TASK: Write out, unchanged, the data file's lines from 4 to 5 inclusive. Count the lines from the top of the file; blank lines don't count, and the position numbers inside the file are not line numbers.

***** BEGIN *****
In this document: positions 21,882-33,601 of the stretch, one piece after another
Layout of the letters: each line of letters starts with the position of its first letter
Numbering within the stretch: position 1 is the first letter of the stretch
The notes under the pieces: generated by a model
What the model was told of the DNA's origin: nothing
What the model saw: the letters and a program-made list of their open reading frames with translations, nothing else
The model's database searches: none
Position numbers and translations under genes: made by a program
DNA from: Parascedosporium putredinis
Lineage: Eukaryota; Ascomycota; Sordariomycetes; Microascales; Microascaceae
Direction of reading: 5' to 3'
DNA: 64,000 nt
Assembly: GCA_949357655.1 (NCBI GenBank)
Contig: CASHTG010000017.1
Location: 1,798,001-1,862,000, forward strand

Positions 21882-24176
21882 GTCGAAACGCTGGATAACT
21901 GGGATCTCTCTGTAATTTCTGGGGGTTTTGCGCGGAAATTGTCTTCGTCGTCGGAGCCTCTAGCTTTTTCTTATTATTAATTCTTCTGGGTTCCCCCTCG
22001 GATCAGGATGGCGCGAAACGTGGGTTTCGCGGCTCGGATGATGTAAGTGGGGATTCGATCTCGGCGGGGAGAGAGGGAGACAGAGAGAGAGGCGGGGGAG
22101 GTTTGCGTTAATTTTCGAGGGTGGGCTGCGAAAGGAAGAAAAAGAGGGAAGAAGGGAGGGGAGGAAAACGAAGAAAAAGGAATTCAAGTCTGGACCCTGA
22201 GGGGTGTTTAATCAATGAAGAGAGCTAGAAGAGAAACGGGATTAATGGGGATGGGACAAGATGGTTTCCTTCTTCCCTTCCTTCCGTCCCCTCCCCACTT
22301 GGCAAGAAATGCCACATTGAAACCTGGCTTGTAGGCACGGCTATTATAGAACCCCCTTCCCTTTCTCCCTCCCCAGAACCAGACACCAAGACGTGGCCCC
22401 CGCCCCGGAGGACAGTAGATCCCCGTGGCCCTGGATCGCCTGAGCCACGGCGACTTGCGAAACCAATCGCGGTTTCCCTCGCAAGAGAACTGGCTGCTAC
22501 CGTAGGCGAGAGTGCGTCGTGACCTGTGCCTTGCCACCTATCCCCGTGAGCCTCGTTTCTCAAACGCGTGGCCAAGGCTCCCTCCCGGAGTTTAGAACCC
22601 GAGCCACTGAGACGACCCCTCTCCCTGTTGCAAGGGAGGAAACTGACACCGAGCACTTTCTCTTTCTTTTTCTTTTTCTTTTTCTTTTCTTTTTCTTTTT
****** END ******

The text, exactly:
The notes under the pieces: generated by a model
What the model was told of the DNA's origin: nothing